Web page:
Therefore, 1,3,5,7-tetrakis(3′/4′-bromophenyl)-adamantane (III) (that Reichert thought she synthesized) can be prepared by second treatment of the solid product of reaction of 1,3,5,7-tetrabromoadamantane with bromobenzene in presence of aluminum bromide.

1,3,5,7-tetra(3′/4′-bromophenyl)adamantane (III) subjected to Heck reaction with phenylacetylene gave novel 1,3,5,7-tetra[(3′/4′-phenylethynyl)phenyl)]adamantane (V) (mixture of p- and m-isomers) which was confirmed by NMR and HPLC and is very well soluble in toluene, xylenes, cyclohexanone, anisole, propylene glycol methyl ether acetate, mesitylene, cyclohexylacetate, etc. For example, its solubility in cyclohexanone is >20%. This necessary property makes possible its ability to be spin coated, which ensures practical use of this material, especially in the field of layered materials and semiconductors.

Therefore, our prepared intermediate 1,3,5,7-tetra(3′/4′-bromophenyl)adamantane (III), gave us the opportunity to make 1,3,5,7-tetra[(3′/4′-phenylethynyl)phenyl)]adamantane (V) (soluble mixture of p- and m-isomers), which can be used as spin-on low k dielectric material.

Example 6 Synthesis of m- and p-bromotolane Isomers

In a 500-mL 3-neckround-bottom flask, equipped with an addition funnel and a nitrogen gas inlet, 4-iodobromobenzene (25.01 g, 88.37 mmol.), triethylamine (300 mL), bis(triphenylphosphine)paladium[II] chloride (0.82 g) and copper[I]iodide (0.54 g) were added. Then, a solution of phenylacetylene (9.025 g, 88.37 mmol.) in triethylamine (50 mL) was added slowly, and the temperature of the solution was kept under 35C under stirring. The mixture was stirred for another 4 hours after addition was completed. The solvent was evaporated on the rotary evaporator and the residue was added to 200 mL of water. The product was extracted with dichloromethane (2×150 mL). The organic layers were combined and the solvents were removed by rotary evaporator. The residue was washed with 80 mL hexanes and filtered. TLC and HPLC showed a pure product (yield, 19.5 g, 86%). Additional purification was performed by short silica column chromatography (Eluent is 1:2 mixture of toluene and hexanes). A white crystalline solid was obtained after solvent removal. The purity of the product was characterized by GC/MS in acetone solution, and further characterized by proton NMR.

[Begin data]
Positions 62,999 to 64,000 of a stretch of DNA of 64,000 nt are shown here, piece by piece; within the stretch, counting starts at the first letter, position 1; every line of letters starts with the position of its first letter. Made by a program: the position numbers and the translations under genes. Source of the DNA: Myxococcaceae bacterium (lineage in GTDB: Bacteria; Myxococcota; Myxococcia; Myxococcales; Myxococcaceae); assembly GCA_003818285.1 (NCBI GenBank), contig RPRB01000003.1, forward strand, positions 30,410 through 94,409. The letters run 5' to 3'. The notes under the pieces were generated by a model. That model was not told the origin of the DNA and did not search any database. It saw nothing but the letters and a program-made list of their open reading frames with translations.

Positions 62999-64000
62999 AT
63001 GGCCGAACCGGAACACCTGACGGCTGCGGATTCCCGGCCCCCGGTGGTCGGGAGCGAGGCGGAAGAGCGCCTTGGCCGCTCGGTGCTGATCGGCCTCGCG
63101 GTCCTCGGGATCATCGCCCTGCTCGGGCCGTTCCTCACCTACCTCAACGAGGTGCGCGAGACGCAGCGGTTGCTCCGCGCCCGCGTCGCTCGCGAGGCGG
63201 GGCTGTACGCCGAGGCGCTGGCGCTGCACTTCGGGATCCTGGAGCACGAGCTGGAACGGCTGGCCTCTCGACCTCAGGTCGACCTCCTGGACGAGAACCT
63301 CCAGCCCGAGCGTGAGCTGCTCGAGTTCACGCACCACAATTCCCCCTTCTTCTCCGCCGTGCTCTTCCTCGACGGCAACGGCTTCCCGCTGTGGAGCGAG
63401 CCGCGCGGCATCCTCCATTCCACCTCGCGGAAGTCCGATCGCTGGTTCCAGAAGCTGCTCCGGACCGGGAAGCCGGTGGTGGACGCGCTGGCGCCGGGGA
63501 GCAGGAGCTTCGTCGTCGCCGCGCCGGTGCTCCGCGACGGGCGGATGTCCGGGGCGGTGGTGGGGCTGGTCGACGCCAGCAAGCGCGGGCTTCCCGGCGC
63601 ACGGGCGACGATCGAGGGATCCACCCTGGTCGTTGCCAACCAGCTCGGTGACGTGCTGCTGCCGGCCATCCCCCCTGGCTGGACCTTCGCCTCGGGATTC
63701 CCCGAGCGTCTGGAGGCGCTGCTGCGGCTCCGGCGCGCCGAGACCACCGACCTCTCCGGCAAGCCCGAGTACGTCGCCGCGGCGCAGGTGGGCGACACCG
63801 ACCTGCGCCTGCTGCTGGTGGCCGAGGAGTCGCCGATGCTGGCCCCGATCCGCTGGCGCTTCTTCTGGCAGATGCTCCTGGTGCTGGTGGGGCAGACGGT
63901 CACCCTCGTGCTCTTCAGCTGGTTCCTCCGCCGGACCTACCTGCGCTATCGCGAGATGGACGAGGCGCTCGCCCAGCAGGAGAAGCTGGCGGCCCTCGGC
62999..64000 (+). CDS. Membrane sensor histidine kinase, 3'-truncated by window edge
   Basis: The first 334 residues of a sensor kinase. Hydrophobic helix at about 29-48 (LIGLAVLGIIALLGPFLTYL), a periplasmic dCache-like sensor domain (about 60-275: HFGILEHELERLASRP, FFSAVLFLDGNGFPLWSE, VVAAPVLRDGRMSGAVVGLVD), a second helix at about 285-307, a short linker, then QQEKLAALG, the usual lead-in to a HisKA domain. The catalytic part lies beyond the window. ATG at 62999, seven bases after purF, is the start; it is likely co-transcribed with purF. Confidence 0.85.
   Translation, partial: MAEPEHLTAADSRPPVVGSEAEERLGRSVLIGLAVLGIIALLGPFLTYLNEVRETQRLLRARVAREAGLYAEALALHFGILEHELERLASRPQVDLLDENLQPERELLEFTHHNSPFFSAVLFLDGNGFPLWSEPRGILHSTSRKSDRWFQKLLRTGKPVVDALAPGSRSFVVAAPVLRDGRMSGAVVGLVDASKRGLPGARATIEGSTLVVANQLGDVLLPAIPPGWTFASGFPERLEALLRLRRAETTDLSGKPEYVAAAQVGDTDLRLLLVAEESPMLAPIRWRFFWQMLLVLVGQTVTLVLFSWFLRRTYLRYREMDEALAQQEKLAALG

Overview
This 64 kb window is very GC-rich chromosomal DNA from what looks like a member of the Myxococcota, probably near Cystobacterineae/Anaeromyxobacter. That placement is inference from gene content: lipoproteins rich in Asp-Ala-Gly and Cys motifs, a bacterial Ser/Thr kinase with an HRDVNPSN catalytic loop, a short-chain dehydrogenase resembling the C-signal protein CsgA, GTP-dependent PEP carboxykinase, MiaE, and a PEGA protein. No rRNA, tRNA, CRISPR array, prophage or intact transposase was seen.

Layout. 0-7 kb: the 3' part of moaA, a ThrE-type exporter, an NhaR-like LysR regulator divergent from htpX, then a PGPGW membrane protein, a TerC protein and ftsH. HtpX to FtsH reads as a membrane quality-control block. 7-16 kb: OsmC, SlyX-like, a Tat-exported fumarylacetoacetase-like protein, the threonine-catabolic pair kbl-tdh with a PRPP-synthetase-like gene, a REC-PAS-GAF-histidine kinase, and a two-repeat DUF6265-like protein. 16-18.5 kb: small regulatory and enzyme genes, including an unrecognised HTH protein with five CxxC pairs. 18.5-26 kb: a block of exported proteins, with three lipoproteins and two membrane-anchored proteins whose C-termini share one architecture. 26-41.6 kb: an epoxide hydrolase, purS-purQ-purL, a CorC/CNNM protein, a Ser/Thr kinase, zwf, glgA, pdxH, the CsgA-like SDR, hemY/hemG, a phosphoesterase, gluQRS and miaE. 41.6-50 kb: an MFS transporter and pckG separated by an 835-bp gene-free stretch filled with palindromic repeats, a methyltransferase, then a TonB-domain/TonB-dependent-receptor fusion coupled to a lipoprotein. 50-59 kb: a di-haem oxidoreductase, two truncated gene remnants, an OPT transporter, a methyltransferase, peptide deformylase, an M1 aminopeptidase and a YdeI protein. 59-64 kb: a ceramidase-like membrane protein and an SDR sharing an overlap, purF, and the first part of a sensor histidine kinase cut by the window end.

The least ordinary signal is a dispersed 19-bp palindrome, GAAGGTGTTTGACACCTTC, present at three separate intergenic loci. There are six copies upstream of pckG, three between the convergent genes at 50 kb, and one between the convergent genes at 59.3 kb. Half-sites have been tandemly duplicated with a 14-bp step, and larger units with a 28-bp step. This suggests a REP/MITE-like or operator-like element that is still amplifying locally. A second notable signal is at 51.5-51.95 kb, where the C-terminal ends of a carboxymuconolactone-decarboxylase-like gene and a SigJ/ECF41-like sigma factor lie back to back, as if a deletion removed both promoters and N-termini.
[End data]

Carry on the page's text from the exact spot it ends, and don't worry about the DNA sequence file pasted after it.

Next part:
Synthesis of m- and p-Ethynyltolane

The synthesis of p-ethynyltolane from p-bromotolane was performed in two steps. In the first step, p-bromotolane was trimethylsilylethynylated using trimethylsilylacetylene (TMSA, as shown above), and in the second step, the reaction product of the first step was converted to the final end product.

Step 1 (Trimethylsilylethynylation of 4-bromotolane): 4-Bromotolane (10.285 g, 40.0 mMol), ethynyltrimethylsilane (5.894 g, 60.0 mMol), 0.505 g (0.73 mMol) of dichlorobis(triphenylphosphine)palladium[II] catalyst, 40 mL of anhydrous triethylamine, 0.214 g (1.12 mMol) of copper[I]iodide, and 0.378 g (1.44 mMol) of triphenylphosphine were placed into the N2 purged, 5-Liter 4-neck round-bottom flask, equipped with an overhead mechanical stirrer, condenser, and positioned inside a heating mantle. The mixture was heated to a gentle reflux (about 88° C.) and maintained at reflux for 1.5 hours. The reaction mixture became a thick black paste and was cooled. Thin-layer chromatographic analysis indicated complete conversion of starting material 4-bromotolane to a single product. The solids were filtered and washed with 50 mL of triethylamine, mixed with 400 mL of water and stirred for 30 minutes. The solids was filtered and washed with 40 mL of methanol. The crude solid was recrystallized from 500 mL of methanol. On standing, lustrous silver colored crystals settled out. They were isolated by filtration and washed with 2×50 mL of methanol. 4.662 g was recovered (42.5% yield).

Step 2 (Conversion of 4-(Trimethylsilyl)ethynyltolane to 4-Ethynyltolane): To a 1-Liter 3 neck round-bottom flask equipped with a nitrogen inlet, an overhead mechanical stirrer, was charged 800 mL of anhydrous methanol, 12.68 g (46.2 mMol) of 4-(trimethylsilyl)ethynyltolane, and 1.12 g of anhydrous potassium carbonate. The mixture was heated to 50° C. Stirring continued until no starting material is detected by HPLC analysis (about 3 hours). The reaction mixture was cooled. The crude solids were stirred in 40 mL of dichloromethane for 30 min and filtered. The filtered suspended solids by HPLC showed mainly impurities. The dichloromethane filtrate was dried and evaporated to yield 8.75 g of a solid. On further drying in an oven, the final weight was 8.67 g, which represented a yield of 92.8%.

Synthesis of 1,3,5,7-tetrakis[(3′/4′-bisphenylethynyl)phenyl)]admantane(TBPEPA)

TBPA (supra) was reacted with 4-ethynyltolane to yield the final product 1,3,5,7-tetrakis-{3′/4′-[4″-(phenylethynyl)phenylethynyl]phenyl}adamantane (TBPEPA) following a general protocol for a palladium-catalyzed Heck ethynylation reaction.